On Confession


Over the last three months or so I have been reading and re-reading a remarkable trilogy. Peter Tyler is a Professor at St Mary’s University in Twickenham. This is his second series of three books. I am working on a longer post about all three, but particularly the third on Mindfulness. However, re-reading his book on Confession I have been thinking recently of my own practice of Confession both as a penitent and as a priest hearing confessions.

I made my first confession when I was seven in preparation for my First Holy Communion. As a family we went to confession every Saturday morning until I was 12 or 13 when we were told we could choose how often we went. As an adult I have experimented with going a few times a year (sort of termly, ie three times a year) or just when I saw my Spiritual Director. For over a decade I have had a separate Confessor, just because of geography and have separated Confession from Spiritual Direction. This has enabled me to make my Confession much more frequently. For me, weekly really works. Although the list doesn’t change a lot that is the benefit of receiving this sacrament frequently, a reminder of the hardness, stubbornness, impenetrability of my self-centredness. I really am the most sinful person I know, the final five words of the rite below are very beautiful, and very important.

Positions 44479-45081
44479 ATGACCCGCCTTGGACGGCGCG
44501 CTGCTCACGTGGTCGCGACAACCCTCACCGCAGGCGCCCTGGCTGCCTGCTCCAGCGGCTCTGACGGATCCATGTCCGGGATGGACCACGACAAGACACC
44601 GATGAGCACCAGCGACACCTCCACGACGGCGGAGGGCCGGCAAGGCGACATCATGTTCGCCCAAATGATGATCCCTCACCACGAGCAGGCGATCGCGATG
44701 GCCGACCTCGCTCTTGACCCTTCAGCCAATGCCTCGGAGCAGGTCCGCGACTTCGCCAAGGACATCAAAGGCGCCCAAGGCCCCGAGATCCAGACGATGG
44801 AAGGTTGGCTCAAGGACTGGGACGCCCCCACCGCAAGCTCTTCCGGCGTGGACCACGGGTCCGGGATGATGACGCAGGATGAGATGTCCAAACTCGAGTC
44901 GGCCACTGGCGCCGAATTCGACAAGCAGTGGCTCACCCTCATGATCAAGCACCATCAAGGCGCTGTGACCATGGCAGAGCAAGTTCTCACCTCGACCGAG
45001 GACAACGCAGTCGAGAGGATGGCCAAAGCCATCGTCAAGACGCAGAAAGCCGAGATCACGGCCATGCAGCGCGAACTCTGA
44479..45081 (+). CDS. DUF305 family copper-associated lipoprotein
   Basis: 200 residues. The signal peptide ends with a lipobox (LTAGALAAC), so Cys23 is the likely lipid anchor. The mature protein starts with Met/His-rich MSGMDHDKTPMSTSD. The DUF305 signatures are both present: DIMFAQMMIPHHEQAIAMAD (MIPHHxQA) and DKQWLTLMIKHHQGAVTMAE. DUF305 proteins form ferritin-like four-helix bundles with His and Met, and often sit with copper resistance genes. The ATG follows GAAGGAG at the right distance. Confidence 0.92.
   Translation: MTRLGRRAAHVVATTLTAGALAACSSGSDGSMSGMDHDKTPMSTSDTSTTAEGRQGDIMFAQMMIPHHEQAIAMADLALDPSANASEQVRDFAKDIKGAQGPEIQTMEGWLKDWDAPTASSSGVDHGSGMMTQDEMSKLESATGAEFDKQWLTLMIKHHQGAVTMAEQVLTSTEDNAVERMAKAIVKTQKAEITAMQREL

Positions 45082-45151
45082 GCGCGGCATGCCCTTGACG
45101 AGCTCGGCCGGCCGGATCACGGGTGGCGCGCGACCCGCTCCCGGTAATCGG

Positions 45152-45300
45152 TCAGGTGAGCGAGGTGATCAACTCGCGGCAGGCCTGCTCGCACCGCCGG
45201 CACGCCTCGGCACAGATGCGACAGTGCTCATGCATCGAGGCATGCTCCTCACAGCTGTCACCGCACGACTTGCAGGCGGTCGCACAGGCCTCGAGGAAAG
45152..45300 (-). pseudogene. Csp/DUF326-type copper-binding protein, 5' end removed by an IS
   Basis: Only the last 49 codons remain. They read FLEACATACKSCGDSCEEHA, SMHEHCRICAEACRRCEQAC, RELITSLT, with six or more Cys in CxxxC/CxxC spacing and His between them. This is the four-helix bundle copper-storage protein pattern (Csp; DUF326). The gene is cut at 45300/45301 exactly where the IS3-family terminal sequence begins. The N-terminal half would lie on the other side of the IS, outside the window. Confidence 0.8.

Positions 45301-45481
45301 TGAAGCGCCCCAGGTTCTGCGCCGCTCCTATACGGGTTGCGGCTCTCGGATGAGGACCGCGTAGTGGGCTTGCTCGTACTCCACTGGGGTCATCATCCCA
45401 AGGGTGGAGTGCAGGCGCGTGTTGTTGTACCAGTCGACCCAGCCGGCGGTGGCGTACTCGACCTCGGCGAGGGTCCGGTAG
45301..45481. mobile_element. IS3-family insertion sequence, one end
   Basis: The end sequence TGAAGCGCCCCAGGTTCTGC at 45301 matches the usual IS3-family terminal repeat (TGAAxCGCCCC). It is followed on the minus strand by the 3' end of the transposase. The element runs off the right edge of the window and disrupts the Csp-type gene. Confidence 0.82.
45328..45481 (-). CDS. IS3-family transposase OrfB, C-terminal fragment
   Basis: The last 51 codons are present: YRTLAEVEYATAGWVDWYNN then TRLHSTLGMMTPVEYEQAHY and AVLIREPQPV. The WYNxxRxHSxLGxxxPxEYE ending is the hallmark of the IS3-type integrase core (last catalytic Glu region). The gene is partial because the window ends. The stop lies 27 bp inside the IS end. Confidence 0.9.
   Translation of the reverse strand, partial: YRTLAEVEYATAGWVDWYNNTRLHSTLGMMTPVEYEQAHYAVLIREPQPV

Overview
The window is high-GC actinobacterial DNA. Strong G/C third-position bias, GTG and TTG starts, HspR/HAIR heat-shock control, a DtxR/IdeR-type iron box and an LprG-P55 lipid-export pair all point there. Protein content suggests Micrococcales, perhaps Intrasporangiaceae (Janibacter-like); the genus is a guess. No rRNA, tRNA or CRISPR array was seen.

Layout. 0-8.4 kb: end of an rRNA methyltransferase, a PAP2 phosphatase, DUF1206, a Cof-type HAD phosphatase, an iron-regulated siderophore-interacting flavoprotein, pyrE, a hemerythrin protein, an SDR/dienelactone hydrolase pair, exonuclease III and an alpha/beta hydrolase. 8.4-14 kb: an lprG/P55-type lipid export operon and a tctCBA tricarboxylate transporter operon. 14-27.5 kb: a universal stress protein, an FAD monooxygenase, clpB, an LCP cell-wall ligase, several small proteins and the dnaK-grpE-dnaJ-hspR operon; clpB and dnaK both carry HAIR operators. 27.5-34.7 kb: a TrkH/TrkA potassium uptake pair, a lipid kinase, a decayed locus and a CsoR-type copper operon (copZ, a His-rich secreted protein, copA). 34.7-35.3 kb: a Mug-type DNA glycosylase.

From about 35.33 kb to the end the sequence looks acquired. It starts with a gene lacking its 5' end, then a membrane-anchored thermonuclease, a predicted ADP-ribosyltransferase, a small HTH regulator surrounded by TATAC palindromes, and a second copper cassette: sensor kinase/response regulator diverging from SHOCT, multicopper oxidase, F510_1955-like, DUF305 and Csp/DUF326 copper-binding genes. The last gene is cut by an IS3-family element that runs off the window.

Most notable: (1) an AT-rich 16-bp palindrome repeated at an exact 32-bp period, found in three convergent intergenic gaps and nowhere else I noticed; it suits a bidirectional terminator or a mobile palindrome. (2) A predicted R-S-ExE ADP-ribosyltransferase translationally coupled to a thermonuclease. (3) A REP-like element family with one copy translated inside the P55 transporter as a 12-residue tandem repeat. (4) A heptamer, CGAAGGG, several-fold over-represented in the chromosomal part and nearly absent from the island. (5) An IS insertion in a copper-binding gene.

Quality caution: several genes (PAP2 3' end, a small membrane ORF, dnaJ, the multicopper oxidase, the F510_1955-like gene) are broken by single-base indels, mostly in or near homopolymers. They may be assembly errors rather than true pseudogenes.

For most of my priestly life hearing Confessions has been at Walsingham or the occasional parishioner who has asked me. As a school chaplain I had a policy of not hearing confessions from staff or pupils but referring them to another priest. Over the years as the number of people coming to me for Direction has increased I have heard more Confessions and some people come to me just for that.

For most of the time I have heard Confessions I have used the A4 laminated cards for the Rite of Confession produced by the Additional Curates Society. These are very simple and very good.

However, particularly when people are coming to see me just for this ministry it has felt that something else was needed. The Catholic Truth Society recently produced nice little nearly A6 booklets in laminated card (pictured above with the ACS card), I tried those just once but decided they were too complicated. So in the lead up to Christmas I have been using a very slightly adapted version of the Common Worship Form 2 Rite for Reconciliation. It has an emphasis on baptism which I think is good theology. I have produced a little card, produced below and linked as a PDF.

I always try and find a chapel or proper place of worship for this ministry. Tyler makes the point that there is a horizontal-psychological aspect to Confession and a vertical-transformational aspect. I think the latter is harder to find when Confession is made in armchairs in a sitting-room or office, but it is not always possible to avoid. The silence at the start can be a good way of making the transition from conversation or Direction. The putting on of the stole marks this moment. I think it best to make the dismissal just that and not spend time chatting afterwards. If possible I leave the penitent to pray and make their penance.

Rite of Confession (PDF)




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